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Table Manners

line Table Manners

When George Washington was sixteen years old he wrote down a list of 110 “Rules of Civility and Decent Behavior in Company and Conversation.” This list of rules, found in a 16th century guidebook, was intended to assist him in shaping his behavior in order to improve his general moral fiber.  From rules such as – How to comport oneself in company or how to take and give criticism or general guidelines on table manners, Washington took these rules seriously and worked hard to follow them.  In so doing, he put in place a groundwork that served him well his entire life. As an adult, Washington was well respected, not only for his accomplishments, but for how he comported himself in public. Today, the practice of such rules has become even more of a rarity than it was during Washington’s lifetime.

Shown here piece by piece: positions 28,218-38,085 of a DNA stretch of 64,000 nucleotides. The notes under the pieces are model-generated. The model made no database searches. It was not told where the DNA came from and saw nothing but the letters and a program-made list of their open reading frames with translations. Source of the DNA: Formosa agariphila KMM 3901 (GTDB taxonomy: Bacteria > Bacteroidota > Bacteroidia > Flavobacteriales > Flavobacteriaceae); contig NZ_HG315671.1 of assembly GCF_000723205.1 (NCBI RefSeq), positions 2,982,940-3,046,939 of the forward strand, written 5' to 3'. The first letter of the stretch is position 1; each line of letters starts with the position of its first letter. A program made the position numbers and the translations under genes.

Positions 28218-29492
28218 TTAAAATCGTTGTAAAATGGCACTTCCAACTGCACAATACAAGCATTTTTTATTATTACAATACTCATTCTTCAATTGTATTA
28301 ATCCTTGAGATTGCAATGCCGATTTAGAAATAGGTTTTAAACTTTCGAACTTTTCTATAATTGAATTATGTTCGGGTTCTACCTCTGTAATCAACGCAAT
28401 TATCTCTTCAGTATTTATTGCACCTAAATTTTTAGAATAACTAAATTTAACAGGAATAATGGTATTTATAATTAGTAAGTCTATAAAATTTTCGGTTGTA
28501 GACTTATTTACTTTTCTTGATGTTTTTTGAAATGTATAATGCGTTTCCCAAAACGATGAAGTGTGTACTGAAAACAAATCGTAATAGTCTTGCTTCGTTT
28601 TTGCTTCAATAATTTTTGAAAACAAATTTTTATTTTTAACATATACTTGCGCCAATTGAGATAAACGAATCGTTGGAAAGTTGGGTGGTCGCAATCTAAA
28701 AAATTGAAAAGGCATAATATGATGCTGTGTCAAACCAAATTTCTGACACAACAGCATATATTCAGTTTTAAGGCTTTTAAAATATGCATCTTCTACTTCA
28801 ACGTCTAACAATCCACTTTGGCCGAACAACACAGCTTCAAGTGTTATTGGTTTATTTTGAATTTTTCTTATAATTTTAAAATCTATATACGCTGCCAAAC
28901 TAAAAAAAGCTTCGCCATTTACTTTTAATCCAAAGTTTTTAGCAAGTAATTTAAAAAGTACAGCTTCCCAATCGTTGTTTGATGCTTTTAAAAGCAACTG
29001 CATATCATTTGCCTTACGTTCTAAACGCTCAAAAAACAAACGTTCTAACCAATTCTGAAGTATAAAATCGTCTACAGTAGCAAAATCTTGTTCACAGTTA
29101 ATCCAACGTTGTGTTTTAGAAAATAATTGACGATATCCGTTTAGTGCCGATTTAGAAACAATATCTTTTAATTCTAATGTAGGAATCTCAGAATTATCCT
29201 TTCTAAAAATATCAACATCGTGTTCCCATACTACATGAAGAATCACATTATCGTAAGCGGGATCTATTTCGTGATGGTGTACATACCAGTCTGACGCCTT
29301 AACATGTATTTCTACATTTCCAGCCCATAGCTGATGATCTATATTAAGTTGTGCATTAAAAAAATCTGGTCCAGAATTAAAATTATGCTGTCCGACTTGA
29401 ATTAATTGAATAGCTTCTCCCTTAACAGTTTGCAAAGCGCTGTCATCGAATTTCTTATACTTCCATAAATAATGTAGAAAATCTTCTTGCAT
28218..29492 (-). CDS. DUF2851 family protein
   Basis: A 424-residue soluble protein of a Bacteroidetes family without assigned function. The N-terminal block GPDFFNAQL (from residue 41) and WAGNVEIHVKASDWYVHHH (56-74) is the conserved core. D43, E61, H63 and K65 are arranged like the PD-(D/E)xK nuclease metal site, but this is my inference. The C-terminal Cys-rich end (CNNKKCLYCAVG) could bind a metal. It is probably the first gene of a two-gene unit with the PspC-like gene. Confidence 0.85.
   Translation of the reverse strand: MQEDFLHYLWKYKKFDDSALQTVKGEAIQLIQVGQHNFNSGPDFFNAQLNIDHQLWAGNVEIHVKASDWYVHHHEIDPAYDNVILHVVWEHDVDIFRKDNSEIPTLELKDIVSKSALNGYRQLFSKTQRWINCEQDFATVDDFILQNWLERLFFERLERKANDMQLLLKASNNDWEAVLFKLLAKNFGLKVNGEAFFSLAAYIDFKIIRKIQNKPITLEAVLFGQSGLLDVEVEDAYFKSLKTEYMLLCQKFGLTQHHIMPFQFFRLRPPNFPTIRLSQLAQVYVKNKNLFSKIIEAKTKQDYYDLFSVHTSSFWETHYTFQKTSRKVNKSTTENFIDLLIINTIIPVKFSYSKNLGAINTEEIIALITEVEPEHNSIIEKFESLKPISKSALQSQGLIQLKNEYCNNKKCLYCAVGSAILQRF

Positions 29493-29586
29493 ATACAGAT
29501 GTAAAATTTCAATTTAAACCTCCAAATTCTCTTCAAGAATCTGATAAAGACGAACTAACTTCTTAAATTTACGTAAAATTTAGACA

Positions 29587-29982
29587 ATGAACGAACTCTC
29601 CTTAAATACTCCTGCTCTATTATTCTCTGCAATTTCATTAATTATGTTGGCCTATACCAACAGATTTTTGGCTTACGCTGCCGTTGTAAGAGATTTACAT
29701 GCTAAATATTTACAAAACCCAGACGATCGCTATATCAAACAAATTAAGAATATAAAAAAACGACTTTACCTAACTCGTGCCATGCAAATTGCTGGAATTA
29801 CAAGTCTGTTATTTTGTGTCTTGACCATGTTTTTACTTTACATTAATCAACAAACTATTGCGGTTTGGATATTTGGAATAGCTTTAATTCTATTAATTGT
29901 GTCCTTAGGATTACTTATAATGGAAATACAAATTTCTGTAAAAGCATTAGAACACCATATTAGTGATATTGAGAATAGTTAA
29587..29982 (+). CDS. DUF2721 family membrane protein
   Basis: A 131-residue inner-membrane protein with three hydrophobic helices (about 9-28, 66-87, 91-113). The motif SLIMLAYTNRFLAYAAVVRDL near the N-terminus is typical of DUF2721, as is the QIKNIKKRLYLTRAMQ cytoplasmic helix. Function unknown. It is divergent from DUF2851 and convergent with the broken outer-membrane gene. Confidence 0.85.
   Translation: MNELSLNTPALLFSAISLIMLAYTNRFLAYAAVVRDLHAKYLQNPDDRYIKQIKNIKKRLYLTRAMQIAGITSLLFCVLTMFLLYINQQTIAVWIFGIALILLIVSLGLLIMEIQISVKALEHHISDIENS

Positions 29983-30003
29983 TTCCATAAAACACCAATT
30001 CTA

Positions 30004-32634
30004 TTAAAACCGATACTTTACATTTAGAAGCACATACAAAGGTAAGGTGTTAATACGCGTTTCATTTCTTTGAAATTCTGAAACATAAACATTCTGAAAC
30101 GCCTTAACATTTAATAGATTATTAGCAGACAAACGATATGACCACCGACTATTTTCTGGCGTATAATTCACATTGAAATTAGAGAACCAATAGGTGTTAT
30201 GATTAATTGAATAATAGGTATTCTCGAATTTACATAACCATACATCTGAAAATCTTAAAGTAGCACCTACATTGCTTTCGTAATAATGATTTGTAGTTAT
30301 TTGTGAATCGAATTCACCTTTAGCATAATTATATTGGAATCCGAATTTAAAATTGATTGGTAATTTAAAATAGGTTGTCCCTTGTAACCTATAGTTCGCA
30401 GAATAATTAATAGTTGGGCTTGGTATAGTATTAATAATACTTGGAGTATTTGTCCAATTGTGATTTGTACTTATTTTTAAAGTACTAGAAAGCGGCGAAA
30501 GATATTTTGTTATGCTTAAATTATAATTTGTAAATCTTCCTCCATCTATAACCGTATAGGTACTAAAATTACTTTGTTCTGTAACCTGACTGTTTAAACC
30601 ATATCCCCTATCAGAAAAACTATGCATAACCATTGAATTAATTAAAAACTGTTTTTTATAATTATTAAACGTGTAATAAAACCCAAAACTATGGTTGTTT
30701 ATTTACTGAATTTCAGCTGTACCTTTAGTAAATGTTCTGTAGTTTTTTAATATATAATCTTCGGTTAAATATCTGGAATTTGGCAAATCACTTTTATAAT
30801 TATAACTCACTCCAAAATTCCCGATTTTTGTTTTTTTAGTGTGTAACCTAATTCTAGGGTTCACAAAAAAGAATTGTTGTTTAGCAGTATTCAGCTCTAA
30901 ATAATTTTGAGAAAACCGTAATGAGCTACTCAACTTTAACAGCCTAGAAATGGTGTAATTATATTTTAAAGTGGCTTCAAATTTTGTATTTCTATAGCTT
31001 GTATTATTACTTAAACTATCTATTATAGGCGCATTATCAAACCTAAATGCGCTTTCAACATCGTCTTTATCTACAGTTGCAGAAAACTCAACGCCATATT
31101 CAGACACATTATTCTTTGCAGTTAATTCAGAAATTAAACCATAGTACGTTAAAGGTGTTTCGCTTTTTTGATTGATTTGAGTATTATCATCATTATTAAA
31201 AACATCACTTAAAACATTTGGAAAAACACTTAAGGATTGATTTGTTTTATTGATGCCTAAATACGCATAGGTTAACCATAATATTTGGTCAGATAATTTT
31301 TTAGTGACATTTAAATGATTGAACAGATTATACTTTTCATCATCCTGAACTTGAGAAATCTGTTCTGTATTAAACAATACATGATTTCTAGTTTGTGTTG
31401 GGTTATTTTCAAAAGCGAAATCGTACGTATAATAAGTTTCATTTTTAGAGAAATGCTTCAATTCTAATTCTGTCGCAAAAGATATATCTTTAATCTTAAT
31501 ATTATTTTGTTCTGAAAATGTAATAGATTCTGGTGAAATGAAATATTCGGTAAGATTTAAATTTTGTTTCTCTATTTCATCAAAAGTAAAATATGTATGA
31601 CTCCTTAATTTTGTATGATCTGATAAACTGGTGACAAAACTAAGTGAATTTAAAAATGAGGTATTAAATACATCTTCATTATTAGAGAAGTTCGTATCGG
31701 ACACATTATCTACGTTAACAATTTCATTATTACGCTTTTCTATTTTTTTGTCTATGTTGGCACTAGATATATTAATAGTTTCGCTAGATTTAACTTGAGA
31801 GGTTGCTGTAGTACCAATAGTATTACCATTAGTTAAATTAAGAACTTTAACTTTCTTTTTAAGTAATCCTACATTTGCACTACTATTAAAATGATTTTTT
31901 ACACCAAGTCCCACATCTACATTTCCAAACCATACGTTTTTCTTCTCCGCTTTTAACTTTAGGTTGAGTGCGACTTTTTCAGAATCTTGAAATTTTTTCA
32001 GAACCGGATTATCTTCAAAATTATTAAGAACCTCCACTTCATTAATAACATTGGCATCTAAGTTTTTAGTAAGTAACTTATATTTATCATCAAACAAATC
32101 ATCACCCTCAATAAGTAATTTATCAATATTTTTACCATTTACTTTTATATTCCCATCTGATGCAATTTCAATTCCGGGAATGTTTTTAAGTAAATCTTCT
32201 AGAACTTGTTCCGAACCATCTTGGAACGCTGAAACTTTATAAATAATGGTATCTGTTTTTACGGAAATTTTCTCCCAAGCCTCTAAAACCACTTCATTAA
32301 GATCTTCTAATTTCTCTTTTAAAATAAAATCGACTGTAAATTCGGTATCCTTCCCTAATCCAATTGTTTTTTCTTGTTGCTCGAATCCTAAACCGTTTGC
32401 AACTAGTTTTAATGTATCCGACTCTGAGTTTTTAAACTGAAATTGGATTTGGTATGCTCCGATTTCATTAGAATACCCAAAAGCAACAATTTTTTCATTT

Of course, Americans always admire those who are naturally dignified. In sports, entertainment, or politics, it is clear to us when someone is well respected.  On the other hand, we’ve all run into many rude, obnoxious or selfish people, and sometimes it seems as if a majority of people have little grasp of etiquette and how to behave respectfully toward others. Fortunately, it is not impossible to teach your children the same etiquette lessons Washington used to distinguish himself.

Subsequent Frank Manners articles will address the rules by which Washington lived and present them in an applicable fashion, both for you, and your children. While some of the rules are a little stuffy, the majority of them are still highly relevant today.